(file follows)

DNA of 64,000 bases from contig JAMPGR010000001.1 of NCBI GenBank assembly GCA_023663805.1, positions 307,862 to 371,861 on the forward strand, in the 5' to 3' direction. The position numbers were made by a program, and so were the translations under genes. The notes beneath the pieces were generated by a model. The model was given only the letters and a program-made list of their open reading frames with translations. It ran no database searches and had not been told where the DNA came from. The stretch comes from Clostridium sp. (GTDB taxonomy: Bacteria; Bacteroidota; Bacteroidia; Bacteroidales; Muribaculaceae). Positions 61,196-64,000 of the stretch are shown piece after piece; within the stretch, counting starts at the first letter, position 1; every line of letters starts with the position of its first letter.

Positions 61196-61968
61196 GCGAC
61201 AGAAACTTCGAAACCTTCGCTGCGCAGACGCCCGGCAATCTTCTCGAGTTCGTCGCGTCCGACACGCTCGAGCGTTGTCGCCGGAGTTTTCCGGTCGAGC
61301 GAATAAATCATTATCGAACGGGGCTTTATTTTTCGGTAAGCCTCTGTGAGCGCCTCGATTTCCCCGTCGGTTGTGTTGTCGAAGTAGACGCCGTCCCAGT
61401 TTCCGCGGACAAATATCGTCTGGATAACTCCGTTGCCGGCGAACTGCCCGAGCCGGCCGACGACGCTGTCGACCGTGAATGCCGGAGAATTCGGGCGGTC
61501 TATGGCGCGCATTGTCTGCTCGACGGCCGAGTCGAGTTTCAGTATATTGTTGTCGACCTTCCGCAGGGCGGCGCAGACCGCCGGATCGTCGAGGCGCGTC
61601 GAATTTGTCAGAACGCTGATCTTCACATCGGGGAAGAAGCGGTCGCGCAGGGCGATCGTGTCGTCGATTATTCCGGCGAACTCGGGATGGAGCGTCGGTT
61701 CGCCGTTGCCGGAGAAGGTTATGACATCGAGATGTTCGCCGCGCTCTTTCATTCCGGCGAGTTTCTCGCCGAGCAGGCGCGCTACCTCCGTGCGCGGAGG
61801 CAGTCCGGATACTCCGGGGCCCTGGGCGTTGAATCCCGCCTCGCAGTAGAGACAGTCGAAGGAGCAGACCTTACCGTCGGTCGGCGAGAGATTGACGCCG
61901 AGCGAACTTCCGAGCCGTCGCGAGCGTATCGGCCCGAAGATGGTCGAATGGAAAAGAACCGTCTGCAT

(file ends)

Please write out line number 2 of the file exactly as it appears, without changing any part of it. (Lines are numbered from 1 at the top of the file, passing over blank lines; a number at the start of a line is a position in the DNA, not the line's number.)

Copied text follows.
Positions 61196-61968